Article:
Homoploid hybrid speciation is the formation of a new hybrid species without change in chromosome number. So far, there has been a lack of direct molecular evidence for hybridization generating novel traits directly involved in animal speciation. Heliconius butterflies exhibit bright aposematic color patterns that also act as cues in assortative mating. Heliconius heurippa has been proposed as a hybrid species, and its color pattern can be recreated by introgression of the H. m. melpomene red band into the genetic background of the yellow banded H. cydno cordula. This hybrid color pattern is also involved in mate choice and leads to reproductive isolation between H. heurippa and its close relatives. Here, we provide molecular evidence for adaptive introgression by sequencing genes across the Heliconius red band locus and comparing them to unlinked wing patterning genes in H. melpomene, H. cydno, and H. heurippa. 670 SNPs distributed among 29 unlinked coding genes (25,847bp) showed H. heurippa was related to H. c. cordula or the three species were intermixed. In contrast, among 344 SNPs distributed among 13 genes in the red band region (18,629bp), most showed H. heurippa related with H. c. cordula, but a block of around 6,5kb located in the 39 of a putative kinesin gene grouped H. heurippa with H. m. melpomene, supporting the hybrid introgression hypothesis. Genealogical reconstruction showed that this introgression occurred after divergence of the parental species, perhaps around 0.43Mya. Expression of the kinesin gene is spatially restricted to the distal region of the forewing, suggesting a mechanism for pattern regulation. This gene therefore constitutes the first molecular evidence for adaptive introgression during hybrid speciation and is the first clear candidate for a Heliconius wing patterning locus.

Wing patterning gene redefines the mimetic history of Heliconius butterflies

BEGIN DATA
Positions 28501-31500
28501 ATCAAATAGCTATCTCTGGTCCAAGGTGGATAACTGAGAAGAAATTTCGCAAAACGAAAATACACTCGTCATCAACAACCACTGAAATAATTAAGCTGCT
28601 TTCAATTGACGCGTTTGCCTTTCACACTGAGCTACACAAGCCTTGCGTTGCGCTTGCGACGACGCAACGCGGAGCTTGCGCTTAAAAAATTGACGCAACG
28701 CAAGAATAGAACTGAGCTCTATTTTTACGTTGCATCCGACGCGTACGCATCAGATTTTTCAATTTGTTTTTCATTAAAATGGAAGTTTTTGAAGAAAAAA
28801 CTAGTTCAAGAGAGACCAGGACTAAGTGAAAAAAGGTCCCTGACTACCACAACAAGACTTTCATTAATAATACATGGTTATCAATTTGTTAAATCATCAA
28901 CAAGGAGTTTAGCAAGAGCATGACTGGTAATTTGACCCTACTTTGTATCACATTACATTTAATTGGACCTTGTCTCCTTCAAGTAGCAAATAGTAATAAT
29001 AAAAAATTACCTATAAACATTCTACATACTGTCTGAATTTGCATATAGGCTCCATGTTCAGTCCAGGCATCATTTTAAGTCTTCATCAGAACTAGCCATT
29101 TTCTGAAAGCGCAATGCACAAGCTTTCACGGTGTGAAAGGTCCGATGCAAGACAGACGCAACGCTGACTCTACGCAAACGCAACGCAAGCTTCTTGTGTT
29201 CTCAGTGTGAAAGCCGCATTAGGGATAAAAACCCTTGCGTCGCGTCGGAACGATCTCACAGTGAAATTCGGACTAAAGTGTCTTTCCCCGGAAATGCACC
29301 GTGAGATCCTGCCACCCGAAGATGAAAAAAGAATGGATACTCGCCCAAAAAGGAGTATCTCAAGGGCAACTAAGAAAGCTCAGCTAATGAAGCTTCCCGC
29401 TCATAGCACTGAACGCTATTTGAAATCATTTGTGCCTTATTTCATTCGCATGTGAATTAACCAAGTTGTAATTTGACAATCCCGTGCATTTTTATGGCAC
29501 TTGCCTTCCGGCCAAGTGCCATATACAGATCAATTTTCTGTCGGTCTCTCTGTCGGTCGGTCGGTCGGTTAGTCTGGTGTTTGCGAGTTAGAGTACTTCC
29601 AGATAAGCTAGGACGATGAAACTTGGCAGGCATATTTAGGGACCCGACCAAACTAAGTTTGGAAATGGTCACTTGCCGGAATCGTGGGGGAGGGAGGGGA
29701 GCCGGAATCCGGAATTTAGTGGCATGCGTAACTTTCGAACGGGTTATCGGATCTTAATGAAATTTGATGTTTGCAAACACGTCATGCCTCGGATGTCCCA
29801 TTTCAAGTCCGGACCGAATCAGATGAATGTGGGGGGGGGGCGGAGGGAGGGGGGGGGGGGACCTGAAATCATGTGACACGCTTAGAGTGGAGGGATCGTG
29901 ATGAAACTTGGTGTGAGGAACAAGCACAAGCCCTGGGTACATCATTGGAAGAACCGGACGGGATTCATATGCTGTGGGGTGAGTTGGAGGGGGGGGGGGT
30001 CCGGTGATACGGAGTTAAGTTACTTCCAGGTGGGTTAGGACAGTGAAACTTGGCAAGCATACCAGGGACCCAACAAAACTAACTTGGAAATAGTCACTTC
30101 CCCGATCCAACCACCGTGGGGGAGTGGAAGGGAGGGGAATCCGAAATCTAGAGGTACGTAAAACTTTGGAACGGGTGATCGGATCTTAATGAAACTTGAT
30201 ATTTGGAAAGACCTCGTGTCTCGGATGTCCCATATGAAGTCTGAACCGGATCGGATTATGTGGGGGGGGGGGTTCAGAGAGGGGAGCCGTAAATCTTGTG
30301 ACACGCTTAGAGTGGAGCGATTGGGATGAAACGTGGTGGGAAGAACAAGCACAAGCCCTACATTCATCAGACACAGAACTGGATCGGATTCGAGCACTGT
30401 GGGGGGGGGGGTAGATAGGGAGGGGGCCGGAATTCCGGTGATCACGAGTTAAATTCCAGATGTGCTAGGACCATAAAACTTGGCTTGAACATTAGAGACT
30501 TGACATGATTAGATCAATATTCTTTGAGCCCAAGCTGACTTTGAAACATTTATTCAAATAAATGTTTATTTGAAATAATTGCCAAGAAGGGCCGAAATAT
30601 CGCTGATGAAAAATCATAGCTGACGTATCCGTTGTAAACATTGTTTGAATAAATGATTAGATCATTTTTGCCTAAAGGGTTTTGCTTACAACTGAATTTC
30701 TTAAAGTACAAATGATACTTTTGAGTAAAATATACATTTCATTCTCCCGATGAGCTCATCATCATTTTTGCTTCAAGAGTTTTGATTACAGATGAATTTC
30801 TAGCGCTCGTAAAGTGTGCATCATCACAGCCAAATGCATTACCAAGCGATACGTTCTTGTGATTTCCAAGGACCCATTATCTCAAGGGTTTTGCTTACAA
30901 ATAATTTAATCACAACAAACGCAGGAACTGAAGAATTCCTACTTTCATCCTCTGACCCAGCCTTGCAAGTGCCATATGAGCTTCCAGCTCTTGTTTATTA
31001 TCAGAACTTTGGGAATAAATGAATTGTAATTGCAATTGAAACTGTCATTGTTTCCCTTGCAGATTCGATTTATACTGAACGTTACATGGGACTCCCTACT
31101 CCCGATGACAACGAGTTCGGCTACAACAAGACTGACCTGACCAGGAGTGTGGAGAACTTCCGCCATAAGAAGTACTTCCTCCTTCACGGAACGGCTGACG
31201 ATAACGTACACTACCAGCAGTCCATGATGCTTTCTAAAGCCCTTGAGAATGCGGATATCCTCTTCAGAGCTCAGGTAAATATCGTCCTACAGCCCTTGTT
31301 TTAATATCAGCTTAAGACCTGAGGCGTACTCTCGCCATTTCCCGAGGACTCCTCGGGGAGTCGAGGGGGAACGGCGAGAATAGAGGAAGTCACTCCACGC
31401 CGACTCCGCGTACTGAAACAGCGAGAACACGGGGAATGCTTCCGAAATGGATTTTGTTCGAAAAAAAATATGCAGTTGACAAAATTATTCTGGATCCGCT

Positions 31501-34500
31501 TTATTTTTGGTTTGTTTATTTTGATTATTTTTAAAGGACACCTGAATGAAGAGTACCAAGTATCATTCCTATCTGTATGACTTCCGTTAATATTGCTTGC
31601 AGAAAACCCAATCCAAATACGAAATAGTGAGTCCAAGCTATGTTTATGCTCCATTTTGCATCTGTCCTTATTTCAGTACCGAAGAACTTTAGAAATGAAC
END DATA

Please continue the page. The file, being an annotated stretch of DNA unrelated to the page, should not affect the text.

Smithsonian Libraries
The mimetic butterflies Heliconius erato and Heliconius melpomene have undergone parallel radiations to form a near-identical patchwork of over 20 different wing-pattern races across the Neotropics. Previous molecular phylogenetic work on these radiations has suggested that similar but geographically disjunct color patterns arose multiple times independently in each species. The neutral markers used in these studies, however, can move freely across color pattern boundaries, and therefore might not represent the history of the adaptive traits as accurately as markers linked to color pattern genes. To assess the evolutionary histories across different loci, we compared relationships among races within H. erato and within H. melpomene using a series of unlinked genes, genes linked to color pattern loci, and optix, a gene recently shown to control red color-pattern variation. We found that although unlinked genes partition populations by geographic region, optix had a different history, structuring lineages by red color patterns and supporting a single origin of red-rayed patterns within each species. Genes closely linked (80–250 kb) to optix exhibited only weak associations with color pattern. This study empirically demonstrates the necessity of examining phenotype-determining genomic regions to understand the history of adaptive change in rapidly radiating lineages. With these refined relationships, we resolve a long-standing debate about the origins of the races within each species, supporting the hypothesis that the red-rayed Amazonian pattern evolved recently and expanded, causing disjunctions of more ancestral patterns.

Butterfly genome reveals promiscuous exchange of mimicry adaptations among species

Smithsonian Libraries
The evolutionary importance of hybridization and introgression has long been debated(1). Hybrids are usually rare and unfit, but even infrequent hybridization can aid adaptation by transferring beneficial traits between species. Here we use genomic tools to investigate introgression in Heliconius, a rapidly radiating genus of neotropical butterflies widely used in studies of ecology, behaviour, mimicry and speciation(2-5). We sequenced the genome of Heliconius melpomene and compared it with other taxa to investigate chromosomal evolution in Lepidoptera and gene flow among multiple Heliconius species and races. Among 12,669 predicted genes, biologically important expansions of families of chemosensory and Hox genes are particularly noteworthy. Chromosomal organization has remained broadly conserved since the Cretaceous period, when butterflies split from the Bombyx (silkmoth) lineage. Using genomic resequencing, we show hybrid exchange of genes between three co-mimics, Heliconius melpomene, Heliconius timareta and Heliconius elevatus, especially at two genomic regions that control mimicry pattern. We infer that closely related Heliconius species exchange protective colour-pattern genes promiscuously, implying that hybridization has an important role in adaptive radiation.

Asperula hirsuta Desf.

NMNH - Botany Dept.